5. While these are great strategies, my only question is: Wouldn’t boycotting bring on more boycotting even if it was done strategically to enhance economic prosperity?

  6. Robert C says:

    And…I hope the subject comes up…as an ASIDE…that there are FORCES that wish for the Black EMPLOYED (ALREADY having a job)…ESPECIALLY MEN… to make them UNEMPLOYED…a CONCERTED & COORDINATED and SUBVERSIVE EFFORT!!!

  7. I feel that is one of the so much important info for me.
    And i’m happy reading your article. However wanna observation on few basic things, The site style is great, the articles is in point of fact nice : D.
    Just right activity, cheers

    Check out my web site; Nba 2K14 Cheats

  8. After looking at a few of the articles on your site, I seriously like your way of blogging.
    I book-marked it to my bookmark site list and will be checking back in the near future.
    Take a look at my web site too and let me know your opinion.

  9. Bridget says:

    It’s a shame you don’t have a donate button! I’d certainly donate to
    this fantastic blog! I guess for now i’ll settle for book-marking and adding
    your RSS feed to my Google account. I look forward tto new updates and
    will talk about this website with my Facebook group.
    Chat soon!

    Check out my age … (Bridget)

  10. This article gives clear idea in favor of the new visitors of blogging, that genuinely how to do blogging.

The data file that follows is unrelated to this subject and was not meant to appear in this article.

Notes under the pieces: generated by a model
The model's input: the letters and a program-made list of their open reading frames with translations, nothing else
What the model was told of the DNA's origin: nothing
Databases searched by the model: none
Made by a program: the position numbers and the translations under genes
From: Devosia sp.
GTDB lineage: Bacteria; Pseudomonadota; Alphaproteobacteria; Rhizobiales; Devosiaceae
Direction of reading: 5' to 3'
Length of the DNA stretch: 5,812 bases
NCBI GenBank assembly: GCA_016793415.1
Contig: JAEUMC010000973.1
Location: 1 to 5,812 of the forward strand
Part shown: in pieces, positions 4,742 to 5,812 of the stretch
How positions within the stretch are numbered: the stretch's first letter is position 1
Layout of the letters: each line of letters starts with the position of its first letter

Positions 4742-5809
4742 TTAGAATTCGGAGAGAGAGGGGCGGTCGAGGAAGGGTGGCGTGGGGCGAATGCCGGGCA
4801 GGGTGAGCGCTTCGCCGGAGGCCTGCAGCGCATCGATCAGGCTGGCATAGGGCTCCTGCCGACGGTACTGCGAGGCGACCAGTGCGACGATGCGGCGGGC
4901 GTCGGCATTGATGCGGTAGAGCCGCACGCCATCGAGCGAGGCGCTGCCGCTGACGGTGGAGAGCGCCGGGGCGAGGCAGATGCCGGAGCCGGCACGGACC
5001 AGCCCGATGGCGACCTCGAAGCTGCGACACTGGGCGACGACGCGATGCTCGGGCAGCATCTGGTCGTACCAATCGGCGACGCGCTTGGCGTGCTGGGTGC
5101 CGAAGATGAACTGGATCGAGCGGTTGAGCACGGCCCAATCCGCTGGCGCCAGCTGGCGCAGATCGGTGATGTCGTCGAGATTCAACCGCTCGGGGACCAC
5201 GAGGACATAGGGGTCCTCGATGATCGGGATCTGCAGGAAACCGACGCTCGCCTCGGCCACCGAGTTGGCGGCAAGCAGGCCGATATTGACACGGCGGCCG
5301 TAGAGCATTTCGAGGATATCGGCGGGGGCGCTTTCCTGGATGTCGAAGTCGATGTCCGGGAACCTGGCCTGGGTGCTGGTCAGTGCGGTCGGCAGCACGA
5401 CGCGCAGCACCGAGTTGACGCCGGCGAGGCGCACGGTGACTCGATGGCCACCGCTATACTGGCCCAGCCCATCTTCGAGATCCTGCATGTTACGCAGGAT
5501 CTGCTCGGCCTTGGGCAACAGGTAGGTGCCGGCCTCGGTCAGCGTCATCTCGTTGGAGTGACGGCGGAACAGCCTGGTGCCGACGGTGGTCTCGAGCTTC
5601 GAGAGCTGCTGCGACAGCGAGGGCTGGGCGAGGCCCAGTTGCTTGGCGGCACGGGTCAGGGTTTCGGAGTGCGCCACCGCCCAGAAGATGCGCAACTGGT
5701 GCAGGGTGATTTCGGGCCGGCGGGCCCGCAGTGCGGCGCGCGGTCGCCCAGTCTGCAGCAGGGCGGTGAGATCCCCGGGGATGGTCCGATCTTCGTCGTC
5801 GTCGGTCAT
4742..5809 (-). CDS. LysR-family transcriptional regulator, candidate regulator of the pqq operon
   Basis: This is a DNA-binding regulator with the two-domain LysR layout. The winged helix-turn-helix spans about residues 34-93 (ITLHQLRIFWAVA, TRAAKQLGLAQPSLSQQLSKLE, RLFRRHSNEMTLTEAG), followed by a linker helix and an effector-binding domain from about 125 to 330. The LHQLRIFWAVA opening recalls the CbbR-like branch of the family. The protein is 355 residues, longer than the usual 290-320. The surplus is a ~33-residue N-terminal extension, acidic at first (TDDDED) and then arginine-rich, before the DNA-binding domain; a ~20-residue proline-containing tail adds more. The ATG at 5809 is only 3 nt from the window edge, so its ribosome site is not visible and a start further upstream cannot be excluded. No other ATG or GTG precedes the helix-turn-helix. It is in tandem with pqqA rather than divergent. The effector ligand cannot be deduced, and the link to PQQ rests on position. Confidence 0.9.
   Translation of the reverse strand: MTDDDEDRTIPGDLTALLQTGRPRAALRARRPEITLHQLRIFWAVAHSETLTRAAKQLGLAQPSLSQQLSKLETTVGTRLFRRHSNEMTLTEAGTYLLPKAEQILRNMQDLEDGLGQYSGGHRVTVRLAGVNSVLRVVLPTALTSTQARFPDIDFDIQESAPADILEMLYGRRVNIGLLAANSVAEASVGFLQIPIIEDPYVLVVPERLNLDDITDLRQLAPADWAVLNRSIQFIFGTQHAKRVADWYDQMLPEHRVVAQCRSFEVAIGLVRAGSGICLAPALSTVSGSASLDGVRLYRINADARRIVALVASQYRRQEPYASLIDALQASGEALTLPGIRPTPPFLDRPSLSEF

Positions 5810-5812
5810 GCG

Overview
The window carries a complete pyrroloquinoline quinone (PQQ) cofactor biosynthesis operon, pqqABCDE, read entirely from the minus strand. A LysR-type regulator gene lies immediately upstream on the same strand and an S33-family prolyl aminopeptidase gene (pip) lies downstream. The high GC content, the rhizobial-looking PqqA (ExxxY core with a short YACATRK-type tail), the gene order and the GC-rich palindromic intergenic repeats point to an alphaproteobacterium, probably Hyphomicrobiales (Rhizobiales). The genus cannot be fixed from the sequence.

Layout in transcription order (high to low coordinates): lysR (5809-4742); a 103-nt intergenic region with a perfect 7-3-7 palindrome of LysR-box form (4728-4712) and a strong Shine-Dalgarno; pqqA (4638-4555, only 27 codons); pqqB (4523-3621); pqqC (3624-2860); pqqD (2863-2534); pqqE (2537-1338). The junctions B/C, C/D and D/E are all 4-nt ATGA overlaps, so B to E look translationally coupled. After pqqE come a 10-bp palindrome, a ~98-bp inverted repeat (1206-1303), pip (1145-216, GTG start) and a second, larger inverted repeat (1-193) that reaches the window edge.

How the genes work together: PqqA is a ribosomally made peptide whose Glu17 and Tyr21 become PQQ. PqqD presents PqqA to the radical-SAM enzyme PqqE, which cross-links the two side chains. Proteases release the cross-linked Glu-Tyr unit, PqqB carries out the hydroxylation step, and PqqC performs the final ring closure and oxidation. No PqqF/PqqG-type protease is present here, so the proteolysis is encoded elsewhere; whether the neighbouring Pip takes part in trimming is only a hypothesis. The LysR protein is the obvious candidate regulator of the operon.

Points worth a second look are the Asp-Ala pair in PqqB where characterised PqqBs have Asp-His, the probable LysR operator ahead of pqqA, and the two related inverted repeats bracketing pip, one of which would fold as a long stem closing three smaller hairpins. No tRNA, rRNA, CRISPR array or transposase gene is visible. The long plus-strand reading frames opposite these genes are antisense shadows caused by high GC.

11. Lucio says:

    Hi, i believe that i saw you visited my weblog thus i got here to return the prefer?.I
    am attemting to to find issues to improve my website!I suppose its good enough to use
    some of your ideas!!

  12. Dante says:

    I think what you posted made a ton of sense. However, what about this?
    suppose you added a little content? I am not saying your information isn’t good., however what if you added a post title that grabbed a person’s
    attention? I mean Ask dN: Black Unemployment :
    the dangerousNEGRO is kinda plain. You might glance at Yahoo’s
    home page and note how they write news titles to get people to click.
    You might add a related video or a pic or two to get readers excited about everything’ve got
    to say. In my opinion, it migut bring your posts a little bit mmore interesting.

  13. Lucas says:

    It’s ver trouble-free to find out any topic on web as compared to books, as I
    found this artticle at this web site.

  14. Tera says:

    I don’t even know how I stopped up here, but I thought this post was great.

    I don’t recognize who yoou mightt be however certainly you are going to a well-known blogger should you aren’t already.

Leave a Reply

If you want a picture to show with your comment, go get a Gravatar.